Since it is the season of giving and receiving, we thought it would be interesting to see how French has influenced and been influenced by other languages! As much as the Academie Française wants to protect the purity of the French language, language borrowing is a process as old as languages itself and is one of the way a language develops over time. We talked a little bit about borrowing in our article on Middle French, but here we’ll look at specific things different languages have contributed.


Borrowing between French and English has been going on for rather a while. It probably started around 1066, when the Normans came to invade England. They brought all their French vocabulary with them and changed the English language. It is why English often has different words for the same concept. E.g. sheep vs. mutton or cow vs. beef. One is the form that is eaten and one isn’t.

English certainly gave words back though, and this increased from the 19th century onwards. During the Industrial Revolution, French borrowed more technical vocabulary such as “tunnel”. But nowadays, words from a whole variety of sectors are being borrowed. From “le shampooing” to “l’interview” to even “le match”! It’s particularly interesting when French borrows English words…but then completely changes their meaning. For example “le planning” in French is essentially a schedule, but in English the word “planning” isn’t even a noun! Guess some things get a bit lost in translation…


There was a bit of an Italian fad in the 16th century due to the Renaissance. The French court and artists were taken with the Italian style. Therefore French borrowed many words in the realms of architecture and art from Italian. Some examples are: belvédère, arabesque and carrosse. However, a certain amount of military vocabulary was also borrowed at the time because France and Italy were at war from the end of the 15th through much of the 16th century.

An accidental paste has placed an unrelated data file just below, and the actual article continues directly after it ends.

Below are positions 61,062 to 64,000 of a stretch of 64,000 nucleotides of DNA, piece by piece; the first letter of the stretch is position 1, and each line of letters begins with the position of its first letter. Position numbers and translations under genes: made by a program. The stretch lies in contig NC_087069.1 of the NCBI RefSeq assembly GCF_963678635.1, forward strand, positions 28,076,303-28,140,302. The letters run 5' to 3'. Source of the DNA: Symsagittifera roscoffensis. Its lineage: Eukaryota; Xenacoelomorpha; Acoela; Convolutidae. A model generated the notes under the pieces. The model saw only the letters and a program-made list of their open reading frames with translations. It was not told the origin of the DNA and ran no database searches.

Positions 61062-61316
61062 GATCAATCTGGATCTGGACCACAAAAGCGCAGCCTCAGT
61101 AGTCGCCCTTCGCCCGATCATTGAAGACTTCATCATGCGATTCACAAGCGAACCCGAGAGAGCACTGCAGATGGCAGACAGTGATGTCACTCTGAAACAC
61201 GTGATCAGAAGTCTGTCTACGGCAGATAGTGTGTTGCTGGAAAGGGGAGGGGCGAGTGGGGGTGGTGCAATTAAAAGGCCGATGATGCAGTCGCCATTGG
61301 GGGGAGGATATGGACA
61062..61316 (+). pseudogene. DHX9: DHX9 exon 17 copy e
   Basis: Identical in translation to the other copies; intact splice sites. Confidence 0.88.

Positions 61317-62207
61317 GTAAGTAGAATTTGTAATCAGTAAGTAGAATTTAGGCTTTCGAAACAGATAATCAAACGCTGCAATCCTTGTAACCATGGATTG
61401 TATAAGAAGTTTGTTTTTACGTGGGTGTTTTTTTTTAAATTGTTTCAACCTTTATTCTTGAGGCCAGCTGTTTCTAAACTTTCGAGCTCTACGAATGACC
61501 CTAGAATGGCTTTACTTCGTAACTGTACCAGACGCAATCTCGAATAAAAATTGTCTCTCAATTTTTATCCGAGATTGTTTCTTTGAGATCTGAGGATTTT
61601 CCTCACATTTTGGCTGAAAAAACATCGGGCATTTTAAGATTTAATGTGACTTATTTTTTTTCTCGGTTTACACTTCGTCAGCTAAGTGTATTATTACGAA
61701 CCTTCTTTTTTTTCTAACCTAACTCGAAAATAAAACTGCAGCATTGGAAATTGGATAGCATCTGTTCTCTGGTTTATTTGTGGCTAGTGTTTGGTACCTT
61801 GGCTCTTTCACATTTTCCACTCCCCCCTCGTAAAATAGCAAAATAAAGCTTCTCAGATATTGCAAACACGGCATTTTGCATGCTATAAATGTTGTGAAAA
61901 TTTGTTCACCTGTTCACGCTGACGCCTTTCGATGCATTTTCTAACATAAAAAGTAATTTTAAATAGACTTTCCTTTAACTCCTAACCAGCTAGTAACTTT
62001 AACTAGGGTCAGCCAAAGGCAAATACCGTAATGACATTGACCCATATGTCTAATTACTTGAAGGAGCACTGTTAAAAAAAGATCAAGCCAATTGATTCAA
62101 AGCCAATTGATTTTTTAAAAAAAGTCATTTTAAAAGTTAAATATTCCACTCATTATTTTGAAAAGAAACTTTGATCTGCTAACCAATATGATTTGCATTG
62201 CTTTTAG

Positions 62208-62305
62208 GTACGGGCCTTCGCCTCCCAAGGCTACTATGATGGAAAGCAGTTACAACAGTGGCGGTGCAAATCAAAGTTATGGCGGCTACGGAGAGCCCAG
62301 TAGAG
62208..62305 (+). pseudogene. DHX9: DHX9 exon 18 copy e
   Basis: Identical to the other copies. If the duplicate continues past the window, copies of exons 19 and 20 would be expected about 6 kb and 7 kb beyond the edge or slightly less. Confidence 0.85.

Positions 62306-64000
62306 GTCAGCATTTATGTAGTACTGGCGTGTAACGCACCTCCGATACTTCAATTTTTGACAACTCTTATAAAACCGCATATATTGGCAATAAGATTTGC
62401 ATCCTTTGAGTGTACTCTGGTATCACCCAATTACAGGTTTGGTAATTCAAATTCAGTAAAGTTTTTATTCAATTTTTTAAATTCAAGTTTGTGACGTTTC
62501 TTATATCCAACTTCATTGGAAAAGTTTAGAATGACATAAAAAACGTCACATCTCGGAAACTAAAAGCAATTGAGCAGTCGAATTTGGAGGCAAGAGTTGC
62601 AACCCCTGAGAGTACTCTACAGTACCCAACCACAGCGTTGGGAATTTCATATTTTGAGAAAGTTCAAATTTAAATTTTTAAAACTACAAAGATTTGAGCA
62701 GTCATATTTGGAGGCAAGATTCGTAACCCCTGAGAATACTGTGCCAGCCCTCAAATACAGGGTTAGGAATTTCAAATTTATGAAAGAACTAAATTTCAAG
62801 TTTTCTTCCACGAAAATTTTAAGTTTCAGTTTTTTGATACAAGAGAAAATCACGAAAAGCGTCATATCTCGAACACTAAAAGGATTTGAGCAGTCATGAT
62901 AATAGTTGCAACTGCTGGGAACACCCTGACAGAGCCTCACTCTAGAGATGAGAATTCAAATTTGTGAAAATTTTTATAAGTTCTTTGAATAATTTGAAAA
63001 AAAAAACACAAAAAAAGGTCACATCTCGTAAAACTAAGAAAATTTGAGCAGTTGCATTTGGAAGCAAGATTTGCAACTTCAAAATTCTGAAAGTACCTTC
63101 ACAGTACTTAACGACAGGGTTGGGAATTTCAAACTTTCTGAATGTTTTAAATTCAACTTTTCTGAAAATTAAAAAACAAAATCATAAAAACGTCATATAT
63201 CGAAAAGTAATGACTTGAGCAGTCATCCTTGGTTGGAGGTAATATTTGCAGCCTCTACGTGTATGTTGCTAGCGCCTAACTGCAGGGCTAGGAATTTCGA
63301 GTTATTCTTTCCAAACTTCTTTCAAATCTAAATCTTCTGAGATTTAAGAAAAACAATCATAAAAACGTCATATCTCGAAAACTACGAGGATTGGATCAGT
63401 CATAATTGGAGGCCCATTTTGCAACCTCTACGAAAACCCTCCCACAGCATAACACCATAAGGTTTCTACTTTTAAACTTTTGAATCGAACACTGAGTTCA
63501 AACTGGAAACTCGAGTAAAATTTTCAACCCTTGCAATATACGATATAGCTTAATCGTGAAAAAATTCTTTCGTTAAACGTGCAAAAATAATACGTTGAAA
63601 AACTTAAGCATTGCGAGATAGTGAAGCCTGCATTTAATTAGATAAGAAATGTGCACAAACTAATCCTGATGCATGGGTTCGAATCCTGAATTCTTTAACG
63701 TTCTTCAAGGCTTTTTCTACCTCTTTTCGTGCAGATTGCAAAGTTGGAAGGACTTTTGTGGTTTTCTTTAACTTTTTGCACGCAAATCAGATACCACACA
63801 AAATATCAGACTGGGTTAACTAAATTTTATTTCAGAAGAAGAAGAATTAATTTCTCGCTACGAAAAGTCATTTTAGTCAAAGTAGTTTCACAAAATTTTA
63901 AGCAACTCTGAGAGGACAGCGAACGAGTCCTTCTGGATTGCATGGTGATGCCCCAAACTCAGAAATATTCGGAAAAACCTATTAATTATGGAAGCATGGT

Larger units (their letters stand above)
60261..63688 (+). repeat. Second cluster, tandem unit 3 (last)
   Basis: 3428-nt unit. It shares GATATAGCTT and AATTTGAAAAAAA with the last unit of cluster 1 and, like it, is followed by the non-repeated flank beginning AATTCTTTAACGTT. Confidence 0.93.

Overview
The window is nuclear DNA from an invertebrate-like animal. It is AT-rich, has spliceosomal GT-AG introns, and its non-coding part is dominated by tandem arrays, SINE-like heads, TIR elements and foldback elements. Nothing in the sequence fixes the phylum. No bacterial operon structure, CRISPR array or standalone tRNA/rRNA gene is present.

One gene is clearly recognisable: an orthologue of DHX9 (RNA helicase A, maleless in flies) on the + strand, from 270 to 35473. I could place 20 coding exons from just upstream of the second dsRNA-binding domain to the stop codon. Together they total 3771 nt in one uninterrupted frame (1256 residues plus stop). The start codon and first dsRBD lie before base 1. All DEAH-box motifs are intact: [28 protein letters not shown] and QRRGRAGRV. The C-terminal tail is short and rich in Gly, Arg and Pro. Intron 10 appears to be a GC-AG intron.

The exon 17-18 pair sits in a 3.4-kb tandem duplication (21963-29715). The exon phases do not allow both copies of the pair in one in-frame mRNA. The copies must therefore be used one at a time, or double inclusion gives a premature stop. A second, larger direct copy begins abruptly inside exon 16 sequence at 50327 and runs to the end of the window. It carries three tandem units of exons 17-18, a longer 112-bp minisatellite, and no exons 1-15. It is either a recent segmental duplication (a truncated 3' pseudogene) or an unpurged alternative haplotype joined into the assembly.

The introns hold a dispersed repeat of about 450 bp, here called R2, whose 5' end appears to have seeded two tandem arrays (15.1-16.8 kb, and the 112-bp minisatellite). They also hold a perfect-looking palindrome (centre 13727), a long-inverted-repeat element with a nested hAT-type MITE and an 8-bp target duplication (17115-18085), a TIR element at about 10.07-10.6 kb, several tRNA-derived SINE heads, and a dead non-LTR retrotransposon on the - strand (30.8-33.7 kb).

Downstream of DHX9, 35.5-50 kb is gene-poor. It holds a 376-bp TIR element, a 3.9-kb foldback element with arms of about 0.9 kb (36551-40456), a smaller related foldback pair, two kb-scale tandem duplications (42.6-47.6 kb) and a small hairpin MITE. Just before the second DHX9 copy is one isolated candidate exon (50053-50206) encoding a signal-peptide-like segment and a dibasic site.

Language is not the only thing that was shared between Italy and France, but cuisine too! This is especially true in the South of France near where Italy and France share a border. There was mass migration from Italy to France in the 50s and the cuisine and culture came as a part of that. But even before then there was a sort of diffusion of culinary ideas simply because of the proximity of the Franco-Italian borders. Much of the cuisine in Nice is Italian-inspired (also because it was not part of France for a while).


German has contributed much to the vocabulary of French. Not only individual words, but also suffixes such as -ard, -and and -ais. The very name France is derived from the Franks: a Germanic group of tribes. When the Franks settled in Northern France in the 3rd century, they had influences on the Gallo-Roman language spoken by the natives at the time. It should be kept in mind that neither modern French or German were even close to existing at that point!

In comparison to Italian though, Germanic was not quite as hot to the natives living in Northern France so they never took it up in the same way. Instead Frankish royalty ended up adapting and adopting the Gallo-Romance spoken in N.France. Nowadays many French words to do with nature or craft and hunting have Germanic origins.


Now, the fact that Arabic too has had an influence on French vocabulary may or may not surprise you. However, there are a surprising number of words that have Arabic origin, showing that linguistic influence spreads across continents too. Some commonly used examples are “chemise” (shirt) and “alcool” (alcohol). Arabic entered the French language when France colonised areas of the Maghreb such as Algeria and Tunisia in the 19th-20th century but also through Spanish! Southern Spanish varieties absorbed many Arabic words and transmit them through to French this way. Traces of Arabic have actually been around in Spain since the Islamic conquest in the 7th century.

Borrowings and linguistic diffusion can get pretty confusing, because words can go through different languages and each may alter it to fit their phonetic system. Kind of like a chinese whisper between languages! It kind of shows that languages are a bit of a melting pot really. They’ll adapt based on the actions their speakers take. But we also see that borrowing from various other languages (this is only a sample) has made French all the richer for it.